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Maria Thomas and Rick Roberts’ Zentangles: A Worldwide Phenomenon

Monday, July 22, 2013


Maria Thomas and Rick Roberts, the inventors of Zentangle.

Just nine short years ago, a new and unique art form was created right here in Central Massachusetts. Since, knowledge of what are simply called "Zentangles" has spread around the globe thanks to the efforts of two life-long Whitinsville residents, Maria Thomas and Rick Roberts, based in their studio in this tiny part of Northbridge. They have now written a book about the topic, The Book of Zentangle, and 42 images from it are currently on display at the Alternatives Unlimited's Spaulding R. Aldrich Heritage Gallery in Whitinsville through July 26th.

So what is this art form that has taken the world by storm and why has it become so popular in such a short amount of time? Well, in order to truly "get" the power that it holds in so many lives, one must first understand that it is more than just a type of art, but a full-on teaching method. Simply put, Thomas and Roberts have designed a system for drawing intricate patterns that anyone with hands and a mind can learn and reproduce.

They create their own Zentangle patterns and teach others to do the same. What they and others have discovered over the years is that it is more than just a hobby. As the name suggests, the activity of creating these "tangles" (short for Zentangle) has become a "zen" activity, or "yoga for the mind", especially for people who have experienced, or are currently going through, some sort of hardship in their lives.

"Zentangle is being taught all over the world. It is now being taught in schools, both primary, high school and college. It is taught in hospitals to aid people recovering from physical and psychiatric health issues," says Maria Thomas.

Creating "tangles" has shown to be a boon for self-esteem, confidence and focus, and even a cure for anxiety. It has an incredible ability to be both meditative and therapeutic. There have even been studies done linking Zentangles and mindfulness. Most importantly, the activity has shown just how powerful it can be for people to embrace an inner creativity they never thought they possessed.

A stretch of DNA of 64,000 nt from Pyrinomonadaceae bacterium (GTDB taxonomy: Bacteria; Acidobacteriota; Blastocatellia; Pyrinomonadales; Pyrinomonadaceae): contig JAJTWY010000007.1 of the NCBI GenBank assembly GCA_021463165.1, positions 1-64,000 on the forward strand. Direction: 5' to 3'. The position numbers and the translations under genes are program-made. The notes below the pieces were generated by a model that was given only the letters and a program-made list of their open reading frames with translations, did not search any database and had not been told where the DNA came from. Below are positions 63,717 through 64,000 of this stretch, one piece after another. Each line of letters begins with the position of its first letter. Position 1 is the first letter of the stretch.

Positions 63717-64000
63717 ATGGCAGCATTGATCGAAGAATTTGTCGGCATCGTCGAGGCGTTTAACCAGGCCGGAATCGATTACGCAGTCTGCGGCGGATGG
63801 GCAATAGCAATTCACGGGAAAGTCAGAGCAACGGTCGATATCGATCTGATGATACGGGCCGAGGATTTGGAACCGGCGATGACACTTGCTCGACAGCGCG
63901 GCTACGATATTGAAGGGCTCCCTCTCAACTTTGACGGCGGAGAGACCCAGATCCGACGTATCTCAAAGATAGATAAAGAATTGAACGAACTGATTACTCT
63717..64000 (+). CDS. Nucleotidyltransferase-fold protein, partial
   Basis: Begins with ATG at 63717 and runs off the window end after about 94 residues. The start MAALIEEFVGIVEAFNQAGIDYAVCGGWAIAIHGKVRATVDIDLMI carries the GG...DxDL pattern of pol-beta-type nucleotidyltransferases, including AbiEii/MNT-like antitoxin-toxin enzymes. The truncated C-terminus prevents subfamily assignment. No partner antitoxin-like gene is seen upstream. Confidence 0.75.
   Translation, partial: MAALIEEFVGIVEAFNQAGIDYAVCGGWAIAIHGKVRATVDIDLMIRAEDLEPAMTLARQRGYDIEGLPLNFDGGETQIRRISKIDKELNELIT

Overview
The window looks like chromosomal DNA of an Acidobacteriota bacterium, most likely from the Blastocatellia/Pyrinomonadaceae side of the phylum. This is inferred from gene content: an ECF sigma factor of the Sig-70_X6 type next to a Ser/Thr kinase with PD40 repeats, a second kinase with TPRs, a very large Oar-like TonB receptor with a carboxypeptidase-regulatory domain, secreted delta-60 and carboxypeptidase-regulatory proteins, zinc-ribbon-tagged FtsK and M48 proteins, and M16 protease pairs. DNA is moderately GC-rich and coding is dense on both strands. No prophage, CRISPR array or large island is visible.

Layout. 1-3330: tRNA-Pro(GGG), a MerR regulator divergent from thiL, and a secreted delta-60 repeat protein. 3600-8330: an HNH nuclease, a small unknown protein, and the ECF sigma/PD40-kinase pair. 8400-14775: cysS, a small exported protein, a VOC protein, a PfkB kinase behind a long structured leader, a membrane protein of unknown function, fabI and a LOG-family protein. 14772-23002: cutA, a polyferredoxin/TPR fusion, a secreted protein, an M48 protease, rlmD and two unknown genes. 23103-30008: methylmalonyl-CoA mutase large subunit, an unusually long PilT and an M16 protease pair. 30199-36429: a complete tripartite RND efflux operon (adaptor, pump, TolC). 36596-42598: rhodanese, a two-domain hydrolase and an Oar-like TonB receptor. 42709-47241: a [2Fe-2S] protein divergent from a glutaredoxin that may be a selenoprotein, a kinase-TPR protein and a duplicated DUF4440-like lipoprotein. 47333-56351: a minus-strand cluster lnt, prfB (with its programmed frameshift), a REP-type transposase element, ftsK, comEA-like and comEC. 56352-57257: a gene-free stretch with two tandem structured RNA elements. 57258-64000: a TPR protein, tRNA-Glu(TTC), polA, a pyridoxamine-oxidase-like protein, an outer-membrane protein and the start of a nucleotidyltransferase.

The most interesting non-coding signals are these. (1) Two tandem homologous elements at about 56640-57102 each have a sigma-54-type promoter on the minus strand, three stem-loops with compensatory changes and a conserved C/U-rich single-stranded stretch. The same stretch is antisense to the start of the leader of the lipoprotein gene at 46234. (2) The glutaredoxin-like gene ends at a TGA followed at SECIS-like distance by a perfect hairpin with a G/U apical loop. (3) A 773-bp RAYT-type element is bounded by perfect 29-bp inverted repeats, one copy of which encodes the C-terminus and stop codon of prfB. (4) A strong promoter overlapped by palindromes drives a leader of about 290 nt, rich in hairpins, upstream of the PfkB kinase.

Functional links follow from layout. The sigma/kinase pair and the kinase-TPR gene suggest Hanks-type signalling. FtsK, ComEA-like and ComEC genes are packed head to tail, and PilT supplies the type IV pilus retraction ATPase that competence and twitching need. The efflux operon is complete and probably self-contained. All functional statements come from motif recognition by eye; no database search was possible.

"People who thought they could never do such a thing," as Maria puts it.

Thomas experiences this first-hand. She teaches Zentangles at Alternatives Unlimited, a center in Whitinsville that helps those with psychiatric or developmental disabilities lead full and successful lives.

"It's just what some people need to get through tough times, when nothing else seems to work. And, it's fun, relaxing, basically inexpensive to do and the community of "tanglers" is very strong and supportive," she says.

"It is the most exciting thing I have ever done, and teaching it is even more rewarding. So many people come to us after they have discovered Zentangle saying things like. . . 'but you don't understand, this has made such a difference in my life.'"

The "Tangles"

In order to get a full and more complete explanation of what these "tangles" actually are you can visit the creators' website or find them on Youtube to see more examples. They can explain the pieces much better than I ever could because, of course, they invented the whole process.

A basic zentangle. There is plenty more where this comes from

A basic Zentangle design is done with black ink and pencil on a 3 1/2" square inch tile. It has no up or down and is mostly non-representational. There are numerous different base designs and from these base designs one can create a whole plethora of shapes all intertwined together.

"There are no mistakes, and we use no eraser, only learning to create new patterns from what some would consider a mistake," remarks Maria.

Though the "tangles" are abstract and non-representational, the finished product takes the form of a beautiful masterwork that one can be proud to show around his or her home.

Indeed, the creative process still thrills Maria and Rick to this day, their house practically bursting with their own tiles, each unique, and each separately a prize to look at.

"Whether we use tried and true 'tangles' or seek to design a new tangle, it's always rewarding. We have hundreds around the house, hanging from the ceiling, tucked into corners, painted on the floors and hidden in unexpected places," says Maria.

Anyone reading this article is encouraged to give it a try. You may fall in love with it like so many around the world already have.

For more information on Maria Thomas and Rick Roberts, and Zentangles, click here.


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